That eventuality will drive his life and existence … just mark it.
Et tu, Brute?
Do Republicans believe joining forces with democrats on any assault plan to oust this president predicated on grudges and political animus will make their party better?
If they do, they don’t have a true read on the attitude of the 74,000,000 who form their base. Further, several things must be demanded. First, they must clarify their true regard for the oath of office they swore to uphold. Viewing the Constitution on the basis of accepting every ballot that can be gathered, intercepted, counterfeited, packaged, and drug through the door for blessing by acclimation is poor form.
It gives one pause.
Secondly, they must assess what they are really gaining for the pleasure of delivering a sucker punch at the exit doors. Could it be they, too, are worried about something that has been left unsaid or in the recesses of some dark cellar?
The whole thing is a reminder that politics is the one of the only professions whereby some measure of exceptionalism is not a prerequisite for entry. The hoodlum, the dude, the grifter, and the idiot have as much or more chance of success than anybody to gain and hold office. There is no process for advancing the statesman who recognizes his own stature in life as subservient to the duty and the honor of a bonded trust.
Maybe it is time for the republican party to join the ranks of the democrats. They seem to want to and they have certainly proven they can’t prevail in their present form. It only gets worse, though. Both sides of the aisle are being recognized as obstacles to the preservation of our union.
The operative word is ours.
It isn’t just theirs, but that is the way it has likely, to a greater or less degree, played out. You’d at least expect them to ride for the brand with whom they came to the dance. There can be nothing more disappointing than to have the lead steer turn back, run under you, and take everything with him just as you’re about to get the drive penned.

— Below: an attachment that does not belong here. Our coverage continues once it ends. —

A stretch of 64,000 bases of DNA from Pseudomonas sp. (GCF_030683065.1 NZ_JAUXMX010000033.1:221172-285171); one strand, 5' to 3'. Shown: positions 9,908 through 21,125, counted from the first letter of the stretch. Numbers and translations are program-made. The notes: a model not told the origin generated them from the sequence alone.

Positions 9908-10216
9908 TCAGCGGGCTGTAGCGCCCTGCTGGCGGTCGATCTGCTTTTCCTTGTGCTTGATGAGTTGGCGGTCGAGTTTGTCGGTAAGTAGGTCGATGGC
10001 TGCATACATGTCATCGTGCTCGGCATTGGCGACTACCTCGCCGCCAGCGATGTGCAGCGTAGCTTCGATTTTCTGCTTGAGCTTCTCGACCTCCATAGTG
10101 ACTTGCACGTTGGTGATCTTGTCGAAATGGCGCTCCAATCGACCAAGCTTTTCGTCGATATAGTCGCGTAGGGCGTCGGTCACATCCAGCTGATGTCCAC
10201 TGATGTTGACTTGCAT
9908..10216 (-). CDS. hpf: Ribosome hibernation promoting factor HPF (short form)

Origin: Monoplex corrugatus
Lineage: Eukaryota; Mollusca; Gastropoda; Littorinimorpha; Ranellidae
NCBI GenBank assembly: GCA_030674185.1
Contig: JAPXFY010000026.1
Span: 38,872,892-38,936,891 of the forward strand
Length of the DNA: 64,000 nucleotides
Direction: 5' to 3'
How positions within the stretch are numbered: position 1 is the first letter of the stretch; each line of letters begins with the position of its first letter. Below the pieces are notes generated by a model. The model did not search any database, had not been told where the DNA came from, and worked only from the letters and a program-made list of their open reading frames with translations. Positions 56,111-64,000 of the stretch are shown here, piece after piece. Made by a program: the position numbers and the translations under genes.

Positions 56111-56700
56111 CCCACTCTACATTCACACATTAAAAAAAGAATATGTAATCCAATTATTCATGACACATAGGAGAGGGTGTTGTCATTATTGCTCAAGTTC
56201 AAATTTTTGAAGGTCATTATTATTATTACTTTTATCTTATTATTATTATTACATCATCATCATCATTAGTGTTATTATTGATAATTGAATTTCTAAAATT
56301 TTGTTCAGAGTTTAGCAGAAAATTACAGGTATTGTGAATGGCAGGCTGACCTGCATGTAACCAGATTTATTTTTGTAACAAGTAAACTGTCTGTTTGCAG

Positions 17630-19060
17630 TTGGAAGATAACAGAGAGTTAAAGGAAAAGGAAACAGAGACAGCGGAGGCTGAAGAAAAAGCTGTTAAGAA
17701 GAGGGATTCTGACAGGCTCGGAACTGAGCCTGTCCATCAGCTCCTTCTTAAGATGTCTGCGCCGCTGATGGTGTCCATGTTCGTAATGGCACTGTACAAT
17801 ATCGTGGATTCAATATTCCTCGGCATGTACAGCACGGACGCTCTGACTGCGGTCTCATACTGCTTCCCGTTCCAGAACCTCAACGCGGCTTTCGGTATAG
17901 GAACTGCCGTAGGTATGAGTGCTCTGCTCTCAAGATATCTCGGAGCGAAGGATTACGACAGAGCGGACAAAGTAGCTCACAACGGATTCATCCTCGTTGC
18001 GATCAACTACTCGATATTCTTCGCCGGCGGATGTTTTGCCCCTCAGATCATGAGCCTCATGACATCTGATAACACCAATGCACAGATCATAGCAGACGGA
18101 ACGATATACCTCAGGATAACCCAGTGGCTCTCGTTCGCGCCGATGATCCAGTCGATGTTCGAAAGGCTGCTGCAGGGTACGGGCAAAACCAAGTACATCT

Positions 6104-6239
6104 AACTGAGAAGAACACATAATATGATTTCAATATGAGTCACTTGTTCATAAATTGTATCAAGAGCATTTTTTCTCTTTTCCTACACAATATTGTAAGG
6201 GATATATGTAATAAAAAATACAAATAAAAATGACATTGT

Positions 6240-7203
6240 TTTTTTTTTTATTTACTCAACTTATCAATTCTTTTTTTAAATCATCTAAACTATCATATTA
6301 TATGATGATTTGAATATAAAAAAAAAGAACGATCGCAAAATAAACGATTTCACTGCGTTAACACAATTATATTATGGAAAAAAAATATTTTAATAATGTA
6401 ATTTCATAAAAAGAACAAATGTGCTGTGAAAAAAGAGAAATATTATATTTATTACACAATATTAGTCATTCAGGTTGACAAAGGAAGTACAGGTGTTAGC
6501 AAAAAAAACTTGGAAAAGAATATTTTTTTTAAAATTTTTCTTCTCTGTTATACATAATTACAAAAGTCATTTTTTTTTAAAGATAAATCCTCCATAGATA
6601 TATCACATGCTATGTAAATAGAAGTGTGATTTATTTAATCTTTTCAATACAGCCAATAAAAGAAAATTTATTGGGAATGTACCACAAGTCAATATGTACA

Oh, hell, not you, too!
The forward hereinabove was dated January 1, 1942. That was 25 days after the bombing of Pearl Harbor.
The theme is so familiar it could well be dated similarly, 2021. The cash prices in the market report were a recapitulation of the forces that impact our modern counterparts. They are simply adjusted for the time value of money.
The war mentioned is the real difference. The modern version is what we are witnessing. The major enemy we face is internal. Like other businesses, our cow business is not operating on simple supply and demand. It has and will continue to be buffeted by pandemic and or political driven undertows.
So will our country.
At some point, we must all recognize the price being paid is simply too great to accept. Something drastic must be done. As it is, we will never have faith in the story line … much less an American election.
Stephen L. Wilmeth is a rancher from southern New Mexico.
There can be nothing more disappointing than to have the lead steer turn back, run under you, and take everything with him just as you’re about to get the drive penned.
He used the correct term in steer. They are lacking certain body parts to be described otherwise.
Notice also the instances where he instructs us to "mark it." I'm concerned that, before this is all over, we'll each need a jumbo-sized tally book.
However, our team of deep thinkers figgered a way around it. They’d artificially inseminate Martha! I can just see these characters squatting under an Acacia tree, breakin’ out a case of Congo Lite and drawing their plans in the dirt with pipettes.
But since Martha wasn’t cooperating anyway and no sweet smelling rhino geldings were around, they decided to collect Arthur’s semen with an electro ejaculator.
We’re taking ourselves way too seriously. If you root for the Redskins or the Braves you are a bigot, and don’t use the tern “Indian” either. They are “indigenous native Americans”. And what’s with “African or Afro Americans? Does that make me an agri-American? People who live on the African continent don’t refer to themselves as American Africans. That would be ridiculous; most haven’t even been here. So why do we call native black people African Americans? It’s the same way with Mexicans. A lot of my best friends have been Mexicans in my life but I’m confused. Are they now Latinos or Hispanics? Why can’t we all be simply Americans?
And by the way, just because your great-great-grandparents were terribly treated as slaves doesn’t give you a get-out-of-jail-free-card, or the the right to torch stores, steal stuff and ruin the livelihood of hardworking store owners.
Saturday, January 16, 2021